Updated 1:25 p.m. | Rep. Mark Amodei, who dropped a bombshell Monday about a “rumor” that Speaker Paul D. Ryan might soon resign, knows comments like that are not made without consequence. He said so himself last week.
“I’m responsible for what I’m saying right now. Welcome to the world where words have impact,” the Nevada Republican told the Los Angeles Times in reference to a Reno high school student who used curse words when he called Amodei’s office, urging action on gun control. The school principal suspended the student after a staffer for the congressman reported the call. Amodei defended the staffer.
The incident itself was national news and among the topics Amodei was asked about Monday during a “Nevada Newsmakers” podcast. But it was his remark to the Los Angeles Times about the impact words can have that is particularly enlightening in relation to the rumor he was about to willingly spread on that same podcast.
At the opening of the third and final segment of the 25-minute podcast with hosts Sam Shad and Ray Hagar, the former noted that they hear a lot about the rumor mill in Washington, and asked Amodei what he was hearing in the House. It sounded a bit scripted.
Asking a lawmaker in an on-the-record, taped interview to comment on the Hill rumor mill is unusual and wouldn’t typically earn a response. Amodei, a third-term lawmaker, obliged.
“Under the heading of rumor mill — everybody remember that — the rumor mill is [that] Paul Ryan is getting ready to resign in the next 30 to 60 days and that Steve Scalise will be the new speaker,” he said.
“Now that’s interesting because nobody has talked to members [about] how they’re going to vote,” he continued, suggesting that if a leadership race was afoot he would’ve been approached by interested candidates. “Or maybe they’ve talked to all the members but me. So, I don’t know, that’s the rumor mill last week.”
Shad did not have an audible reaction to Amodei’s revelation. He just asked, “Why would Ryan resign?”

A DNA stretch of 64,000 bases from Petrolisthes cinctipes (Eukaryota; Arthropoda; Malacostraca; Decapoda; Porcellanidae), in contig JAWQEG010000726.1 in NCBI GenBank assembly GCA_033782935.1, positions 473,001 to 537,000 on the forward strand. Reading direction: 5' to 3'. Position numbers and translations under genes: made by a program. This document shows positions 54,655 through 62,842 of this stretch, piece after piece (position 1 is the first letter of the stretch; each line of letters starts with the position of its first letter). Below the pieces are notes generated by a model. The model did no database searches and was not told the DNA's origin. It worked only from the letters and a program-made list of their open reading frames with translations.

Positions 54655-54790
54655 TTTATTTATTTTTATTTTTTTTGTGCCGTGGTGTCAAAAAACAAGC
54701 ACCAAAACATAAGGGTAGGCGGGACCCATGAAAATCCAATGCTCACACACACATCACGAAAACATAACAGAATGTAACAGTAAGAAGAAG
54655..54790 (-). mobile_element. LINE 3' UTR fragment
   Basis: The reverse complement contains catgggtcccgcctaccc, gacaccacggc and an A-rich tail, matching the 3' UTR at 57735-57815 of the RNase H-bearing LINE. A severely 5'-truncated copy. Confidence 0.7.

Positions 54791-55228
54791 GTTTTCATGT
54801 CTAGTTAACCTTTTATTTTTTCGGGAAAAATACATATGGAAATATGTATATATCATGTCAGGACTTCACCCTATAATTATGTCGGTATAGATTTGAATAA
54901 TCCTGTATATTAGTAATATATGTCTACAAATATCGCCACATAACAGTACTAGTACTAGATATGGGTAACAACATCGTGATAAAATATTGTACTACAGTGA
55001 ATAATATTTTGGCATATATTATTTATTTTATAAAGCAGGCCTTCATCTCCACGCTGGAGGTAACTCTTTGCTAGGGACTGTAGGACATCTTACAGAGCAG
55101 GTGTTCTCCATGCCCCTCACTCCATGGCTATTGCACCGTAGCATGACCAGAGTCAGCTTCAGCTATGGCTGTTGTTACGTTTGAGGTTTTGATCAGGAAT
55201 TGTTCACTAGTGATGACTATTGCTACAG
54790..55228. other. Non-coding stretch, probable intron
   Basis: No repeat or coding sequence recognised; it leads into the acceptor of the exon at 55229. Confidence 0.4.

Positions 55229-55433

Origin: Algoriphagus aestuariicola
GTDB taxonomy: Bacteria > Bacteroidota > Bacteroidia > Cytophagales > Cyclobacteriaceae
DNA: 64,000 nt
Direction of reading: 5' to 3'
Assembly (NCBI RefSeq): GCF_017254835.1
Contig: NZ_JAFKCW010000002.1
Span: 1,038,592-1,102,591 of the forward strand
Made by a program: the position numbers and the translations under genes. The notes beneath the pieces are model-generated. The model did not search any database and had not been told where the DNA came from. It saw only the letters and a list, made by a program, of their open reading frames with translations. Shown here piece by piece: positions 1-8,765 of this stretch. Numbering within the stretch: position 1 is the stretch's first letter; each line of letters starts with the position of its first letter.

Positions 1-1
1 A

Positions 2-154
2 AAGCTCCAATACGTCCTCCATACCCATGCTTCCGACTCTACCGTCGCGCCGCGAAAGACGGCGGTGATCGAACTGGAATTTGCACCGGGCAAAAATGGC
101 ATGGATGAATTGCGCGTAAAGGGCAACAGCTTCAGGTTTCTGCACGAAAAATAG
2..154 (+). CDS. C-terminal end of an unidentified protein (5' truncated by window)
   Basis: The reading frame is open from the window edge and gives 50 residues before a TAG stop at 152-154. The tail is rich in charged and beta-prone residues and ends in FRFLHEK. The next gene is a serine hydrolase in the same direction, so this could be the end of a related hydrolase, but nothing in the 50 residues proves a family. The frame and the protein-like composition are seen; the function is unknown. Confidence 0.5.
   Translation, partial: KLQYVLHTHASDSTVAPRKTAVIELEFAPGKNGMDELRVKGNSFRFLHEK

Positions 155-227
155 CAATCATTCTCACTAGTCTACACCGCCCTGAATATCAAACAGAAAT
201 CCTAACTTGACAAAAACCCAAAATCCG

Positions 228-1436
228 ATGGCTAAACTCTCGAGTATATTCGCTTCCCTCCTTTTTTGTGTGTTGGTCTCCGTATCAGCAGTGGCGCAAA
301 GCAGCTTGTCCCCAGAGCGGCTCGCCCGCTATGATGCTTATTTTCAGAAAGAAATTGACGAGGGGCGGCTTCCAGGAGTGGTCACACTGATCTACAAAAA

Amodei again indulged in speculation.
“I don’t know,” he said. “I mean, if I was just guessing … he wanted to do the tax bill, you know. [Former Speaker] John Boehner kind of set the thing about, ‘Hey, when I checked all the boxes I thought were important, I’m moving on to whatever else.’ If it is, in fact, true, I know that Paul Ryan thinks he wants to play on the national stage in some capacity or another.”
Hagar then jumped in to ask if Ryan would next work for President Donald Trump in the White House or his Cabinet.
“You know what, Ray, you asked me, so I’m going to answer you,” Amodei said. “But I’m speculating from at least as far away as you are. And my speculation is this: The White House and Paul Ryan would probably not be a great fit. How’s that for a direct answer?”
Amodei said Ryan “was a ‘Never Trumper’ for a while” and suggested his relationship with the president was still fraught.
“I would be very surprised if there were open arms at the other end of Pennsylvania Avenue for, ‘Come on into the administration, Mr. Cheese Guy,’” he said. (Ryan’s home state of Wisconsin leads the nation in cheese production.)
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According to one of the hosts, Amodei brought up the rumor about Ryan and Scalise during a commercial break.
“I asked the Congressman if I could bring it up in the last segment and he said yes,” Shad said in an email.